Pubdate: Tue, 27 Dec 2016
Source: Sudbury Star (CN ON)
Copyright: 2016 Osprey Media
Author: Chris Nelson
Page: 10


Arguing that smoking dope is safer than drinking booze is akin to
stating that getting shot in the leg is preferable to taking one in
the head.

Yet that's the argument often used by pro-pot crusaders, as we debate
the minutiae about what age should Canadians be allowed to legally buy
weed. Well, folks, kids can already get a hold of dope with little

Don't get me wrong; let's legalize the stuff. In fact, we should
decriminalize every other drug, because the entire campaign to treat
addiction as a matter of legality rather than mental health is among
the deadliest and costliest exercises society has tried.

That failure is reflected in addiction rates in Canada that are truly
staggering -- designate all Manitoba as a federal penitentiary and
we'd still run out of room to jail sufferers.

It isn't just pot smokers and fentanyl seekers. The willy-nilly
production, prescribing and swallowing of legal opioids beneath the
banner of pain relief is at levels in Canada above anywhere in the
world. It's a cosy multibillion-dollar relationship among drug
companies, doctors and a population wanting a pill for every ache.

If that isn't enough, then the effects of the copious amounts of booze
we swallow is even worse for individuals and society. Make no mistake:
alcohol's a poison. That's why our bodies go into survival mode,
halting other digestion to immediately tackle the toxin at the first
sip. Yet criminalizing booze simply led to the ascendancy of Al Capone
and his ilk.

Sadly, we're surrounded by addiction. Many of us are addicts of
something -- of the four scars on my body, three arrived courtesy of
being tanked up on booze.

Meanwhile, in the ultimate farce, four of every five inmates are
addicts, and drugs in jails are a huge problem. So what possible good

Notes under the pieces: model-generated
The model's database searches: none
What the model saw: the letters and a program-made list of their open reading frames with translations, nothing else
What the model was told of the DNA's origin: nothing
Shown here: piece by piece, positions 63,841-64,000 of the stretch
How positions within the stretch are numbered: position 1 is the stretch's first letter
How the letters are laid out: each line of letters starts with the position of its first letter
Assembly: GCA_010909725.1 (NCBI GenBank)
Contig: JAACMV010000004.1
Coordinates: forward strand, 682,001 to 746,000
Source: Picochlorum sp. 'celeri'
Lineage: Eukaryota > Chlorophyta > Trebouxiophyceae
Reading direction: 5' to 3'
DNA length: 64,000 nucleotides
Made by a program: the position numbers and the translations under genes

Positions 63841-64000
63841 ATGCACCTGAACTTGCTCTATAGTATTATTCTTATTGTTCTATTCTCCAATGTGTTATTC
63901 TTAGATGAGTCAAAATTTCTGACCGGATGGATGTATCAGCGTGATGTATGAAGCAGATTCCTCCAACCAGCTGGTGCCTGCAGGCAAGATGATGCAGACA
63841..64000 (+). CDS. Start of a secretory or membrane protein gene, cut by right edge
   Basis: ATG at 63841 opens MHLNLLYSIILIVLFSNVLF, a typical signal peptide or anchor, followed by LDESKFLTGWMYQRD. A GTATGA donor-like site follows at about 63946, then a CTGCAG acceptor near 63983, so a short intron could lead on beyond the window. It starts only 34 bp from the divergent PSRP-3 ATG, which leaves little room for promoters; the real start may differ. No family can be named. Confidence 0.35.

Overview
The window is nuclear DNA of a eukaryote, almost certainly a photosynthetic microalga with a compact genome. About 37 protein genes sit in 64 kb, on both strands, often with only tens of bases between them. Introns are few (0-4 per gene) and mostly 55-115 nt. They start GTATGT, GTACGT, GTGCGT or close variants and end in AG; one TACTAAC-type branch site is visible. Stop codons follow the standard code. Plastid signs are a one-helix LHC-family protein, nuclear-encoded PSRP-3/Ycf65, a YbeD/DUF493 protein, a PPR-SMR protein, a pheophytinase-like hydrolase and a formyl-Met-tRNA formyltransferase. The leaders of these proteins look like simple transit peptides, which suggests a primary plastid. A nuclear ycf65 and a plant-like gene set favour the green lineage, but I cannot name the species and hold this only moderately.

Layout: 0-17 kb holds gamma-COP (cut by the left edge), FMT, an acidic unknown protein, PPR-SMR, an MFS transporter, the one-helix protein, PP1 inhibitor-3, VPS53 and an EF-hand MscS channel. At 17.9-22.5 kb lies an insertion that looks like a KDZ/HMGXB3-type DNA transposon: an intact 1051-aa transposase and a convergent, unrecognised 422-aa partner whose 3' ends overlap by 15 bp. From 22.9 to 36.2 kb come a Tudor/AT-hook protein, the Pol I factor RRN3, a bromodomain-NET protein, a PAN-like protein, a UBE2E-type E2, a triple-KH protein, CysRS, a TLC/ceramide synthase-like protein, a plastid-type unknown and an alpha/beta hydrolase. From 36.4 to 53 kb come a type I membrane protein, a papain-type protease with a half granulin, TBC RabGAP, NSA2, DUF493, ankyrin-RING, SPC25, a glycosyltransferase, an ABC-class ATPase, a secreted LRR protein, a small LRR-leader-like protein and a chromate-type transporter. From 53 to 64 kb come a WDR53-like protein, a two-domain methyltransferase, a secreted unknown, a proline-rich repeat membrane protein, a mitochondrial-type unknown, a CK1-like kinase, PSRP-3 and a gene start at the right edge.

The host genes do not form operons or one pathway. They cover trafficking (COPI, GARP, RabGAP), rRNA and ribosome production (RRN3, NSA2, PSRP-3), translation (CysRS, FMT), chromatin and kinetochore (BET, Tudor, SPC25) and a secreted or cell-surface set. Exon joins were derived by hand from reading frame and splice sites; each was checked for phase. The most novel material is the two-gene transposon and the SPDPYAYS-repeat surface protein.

arises from sending people hooked on a substance to a place where 80
per cent of new neighbours are in a similar position and narcotics
flow like the Nile?

Of course, the self-righteous (probably with a prescription for
painkillers on file and a bottle of scotch in the cupboard) believe
this is someone else's problem. If nine people OD and die in Vancouver
in a single day, so what? The world's better off without junkies.

Ignore such callousness and hypocrisy and instead consider the
billions of dollars of everyone's tax dollars spent policing,
convicting and incarcerating all the addicts we deal with through the
justice system.

Then add in damage from the rising crime rate in places such as
Calgary, which police lay directly at the door of desperation from
those hooked on opioids. Can people still think they're unaffected by

Locking people up isn't helping -- not when four out of five remain or
become addicted inside our jails. And giving kids criminal records for
carrying one drug while the advertising industry fills our screens
with similar youngsters merrily about to imbibe on a different one is
the ultimate in failed policy.

Sure, keep going after big-time dealers with all the state's powers --
and include those doctors who hand out painkillers willy-nilly like
Santa in a candy store -- but treat addiction for what it is: a mental
health issue leading to physical dependency.

Only the naive would think we're going to eliminate this entirely.
Something in our psyche desires the reality release such chemical
reactions in our brains provide.

But we can limit and reduce addiction's insidious grip.

Sixty years ago, half the population was hooked on another killer --
tobacco. We didn't declare it illegal and start filling the jails.
Instead, we offered education, methods to quit, ripped away its
glamorous advertising image, and limited places of usage.

It took time, but we made smoking uncool. In doing so, we dropped
those user numbers to almost one in five and added millions of
healthier years to Canadians' lives.

So let's legalize drugs. Then let's begin a war against them we might
actually win.
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